Words: Luke Guinn, Marketing Manager for General Shale
Photos: General Shale
A system approach to the building enclosure is helping prepare the next generation of AEC professionals
The College of Architecture and Environmental Design at Kent State University is preparing the next generation of AEC professionals studying architecture, construction management, interior design, landscaping and urban design. The 107,000 square-foot building houses design studios, building technology laboratories, a lecture hall, library, classrooms, café and is topped off with a green roof.
While the stunning exterior is drawing attention in the design community, the building’s enclosure solutions are quietly addressing three key challenges: moisture mitigation, thermal performance and sustainability. To address each challenge, the enclosure team employed a system performance approach.
As the name implies, a system approach evaluates how each element of the enclosure performs in conjunction with other elements. For example, insulation must be considered in terms of thermal and moisture performance, but also in context with how it functions with air/water barriers and limiting fire propagation in the enclosure. The design team selected the pre-engineered Owens Corning® Enclosure Solutions for the masonry steel stud wall assembly. Following is how each element supported key challenges.
Challenge #1: Guarding Against Moisture Infiltration
Regardless of the form it takes, moisture is a pervasive threat. The closed cell, moisture-resistant rigid nature of the Rigid Foam Insulation used as continuous insulation keeps steel stud framing warmer in cold conditions, and it is adequately permeable to regulate vapor migration, both of which reduces the likelihood of vapor condensation in the stud cavity. It also resists liquid moisture in masonry wall cavities thus guarding against damage caused by moisture accumulation.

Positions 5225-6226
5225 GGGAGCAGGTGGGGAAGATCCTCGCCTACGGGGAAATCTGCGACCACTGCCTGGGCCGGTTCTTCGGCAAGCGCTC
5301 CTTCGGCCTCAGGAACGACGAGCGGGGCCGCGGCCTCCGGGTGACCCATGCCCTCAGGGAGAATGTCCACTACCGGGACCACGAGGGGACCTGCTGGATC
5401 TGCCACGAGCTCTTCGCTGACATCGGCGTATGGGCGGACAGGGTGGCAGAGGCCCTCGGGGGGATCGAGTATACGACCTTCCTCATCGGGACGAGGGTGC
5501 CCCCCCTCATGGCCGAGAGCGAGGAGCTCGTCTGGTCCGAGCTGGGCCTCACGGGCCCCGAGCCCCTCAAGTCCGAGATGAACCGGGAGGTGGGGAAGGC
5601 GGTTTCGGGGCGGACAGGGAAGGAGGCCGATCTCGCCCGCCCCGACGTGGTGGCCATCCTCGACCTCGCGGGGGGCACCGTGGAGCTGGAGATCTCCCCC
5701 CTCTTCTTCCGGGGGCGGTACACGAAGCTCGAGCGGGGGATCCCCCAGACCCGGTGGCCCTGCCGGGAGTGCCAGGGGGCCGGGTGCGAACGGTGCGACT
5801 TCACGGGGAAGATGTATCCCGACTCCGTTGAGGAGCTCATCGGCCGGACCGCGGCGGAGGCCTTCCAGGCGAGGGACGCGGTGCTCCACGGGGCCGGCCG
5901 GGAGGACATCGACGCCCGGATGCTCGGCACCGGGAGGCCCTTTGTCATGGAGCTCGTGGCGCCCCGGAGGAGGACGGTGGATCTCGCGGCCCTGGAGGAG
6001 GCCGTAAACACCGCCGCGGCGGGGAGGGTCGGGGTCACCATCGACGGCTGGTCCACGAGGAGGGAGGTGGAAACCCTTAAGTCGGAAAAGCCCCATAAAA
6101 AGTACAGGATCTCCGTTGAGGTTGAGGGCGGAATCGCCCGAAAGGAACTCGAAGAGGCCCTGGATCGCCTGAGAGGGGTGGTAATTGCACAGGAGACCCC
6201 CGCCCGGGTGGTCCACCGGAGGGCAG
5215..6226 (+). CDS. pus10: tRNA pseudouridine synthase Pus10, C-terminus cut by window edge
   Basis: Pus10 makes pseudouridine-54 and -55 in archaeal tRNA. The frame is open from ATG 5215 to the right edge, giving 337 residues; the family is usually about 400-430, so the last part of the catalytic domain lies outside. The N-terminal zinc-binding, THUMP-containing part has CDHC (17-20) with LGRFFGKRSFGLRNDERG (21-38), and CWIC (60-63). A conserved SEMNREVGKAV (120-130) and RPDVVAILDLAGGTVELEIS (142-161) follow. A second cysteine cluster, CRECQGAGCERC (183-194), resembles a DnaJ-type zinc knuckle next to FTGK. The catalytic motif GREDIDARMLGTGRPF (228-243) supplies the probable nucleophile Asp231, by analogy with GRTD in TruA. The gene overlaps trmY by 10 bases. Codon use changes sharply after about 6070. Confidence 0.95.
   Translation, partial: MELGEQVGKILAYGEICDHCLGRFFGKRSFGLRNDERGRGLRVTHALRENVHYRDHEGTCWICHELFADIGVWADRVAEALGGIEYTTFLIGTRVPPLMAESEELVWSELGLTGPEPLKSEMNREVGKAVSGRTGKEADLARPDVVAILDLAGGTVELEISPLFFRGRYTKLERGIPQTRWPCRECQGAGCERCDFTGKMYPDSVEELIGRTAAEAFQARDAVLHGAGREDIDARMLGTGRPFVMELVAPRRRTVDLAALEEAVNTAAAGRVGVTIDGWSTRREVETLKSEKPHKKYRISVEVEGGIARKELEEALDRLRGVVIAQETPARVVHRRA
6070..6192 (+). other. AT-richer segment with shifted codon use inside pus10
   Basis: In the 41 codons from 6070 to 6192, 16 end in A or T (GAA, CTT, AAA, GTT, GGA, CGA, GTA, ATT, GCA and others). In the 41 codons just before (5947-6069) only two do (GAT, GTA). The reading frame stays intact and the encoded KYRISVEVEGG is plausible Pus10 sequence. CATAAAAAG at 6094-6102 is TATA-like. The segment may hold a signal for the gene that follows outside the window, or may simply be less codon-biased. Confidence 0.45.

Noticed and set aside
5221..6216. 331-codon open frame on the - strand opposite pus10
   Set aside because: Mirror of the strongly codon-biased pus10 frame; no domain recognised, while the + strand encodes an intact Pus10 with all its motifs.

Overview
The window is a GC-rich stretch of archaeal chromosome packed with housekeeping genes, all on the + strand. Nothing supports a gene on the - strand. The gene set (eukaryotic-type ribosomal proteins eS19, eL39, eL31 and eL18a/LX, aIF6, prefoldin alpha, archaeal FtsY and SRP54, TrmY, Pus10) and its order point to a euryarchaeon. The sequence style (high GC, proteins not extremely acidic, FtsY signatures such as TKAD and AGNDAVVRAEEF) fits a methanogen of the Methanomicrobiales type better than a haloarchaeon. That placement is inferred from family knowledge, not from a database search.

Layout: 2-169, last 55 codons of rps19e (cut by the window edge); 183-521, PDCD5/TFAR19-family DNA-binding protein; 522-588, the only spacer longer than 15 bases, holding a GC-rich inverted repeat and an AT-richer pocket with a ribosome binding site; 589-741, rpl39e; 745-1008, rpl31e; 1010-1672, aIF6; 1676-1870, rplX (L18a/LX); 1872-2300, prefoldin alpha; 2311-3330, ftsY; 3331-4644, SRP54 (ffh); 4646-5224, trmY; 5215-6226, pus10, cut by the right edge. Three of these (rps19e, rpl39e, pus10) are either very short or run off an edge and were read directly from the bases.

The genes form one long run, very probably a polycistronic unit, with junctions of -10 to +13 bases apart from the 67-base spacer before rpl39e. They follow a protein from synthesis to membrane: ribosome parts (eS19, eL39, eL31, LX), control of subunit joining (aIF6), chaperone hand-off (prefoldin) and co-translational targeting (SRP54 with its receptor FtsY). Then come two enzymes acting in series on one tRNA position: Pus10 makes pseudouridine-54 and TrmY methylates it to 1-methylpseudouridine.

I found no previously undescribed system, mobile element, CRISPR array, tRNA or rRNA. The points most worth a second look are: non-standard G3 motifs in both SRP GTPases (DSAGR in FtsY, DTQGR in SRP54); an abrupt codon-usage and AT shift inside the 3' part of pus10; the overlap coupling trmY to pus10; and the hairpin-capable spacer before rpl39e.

Challenge #2: Delivering Thermal Performance
Kent Ohio’s Midwestern location is subject to humid summers and bone-chilling winters. Again, insulation plays an important role in minimizing the effects of thermal bridging. The insulation used delivers long-term stable insulating performance at R-5 per inch.
Challenge #3: Delivering a Sustainable Solution
Given that Kent State College of Architecture is educating future environmental design professionals, the materials selected for the enclosure had to support sustainability. With a minimum of 20 percent recycled content, FOAMULAR® 250 insulation helped the building attain a LEED® Platinum rating, the highest available under the U.S. Green Building Council’s LEED® program.
It’s All about the System: The exterior wall system included other products documented as a wall “system” to be code compliant and compatible. These additional components include Pos-I-Tie® masonry veneer anchors from Heckmann Building Products Inc., MortarNet® mortar dropping protection from Mortar Net Solutions™, and Grip-Deck™ continuous insulation anchors with Thermal-Grip® ci prong washers from Rodenhouse, Inc. and one of the dozens of water/air barriers that are pre-approved NFPA 285 compliant with Owens Corning® Enclosure Solutions.
While the system approach was designed to support building performance, it also underscores another important lesson AEC professionals learn – time is money. The streamlined approach to selecting compatible and rated products provided an added layer of efficiency and value for the AEC team working on the project.
With Owens Corning Enclosure Solutions, the design team gained time-saving access to specification guides, CAD and BIM drawing files and other necessary documentation required to demonstrate compliance.
As students at the Kent State College of Architecture and Environmental Design prepare for careers in the AEC industry, their learning environment addresses challenges they will face in their careers.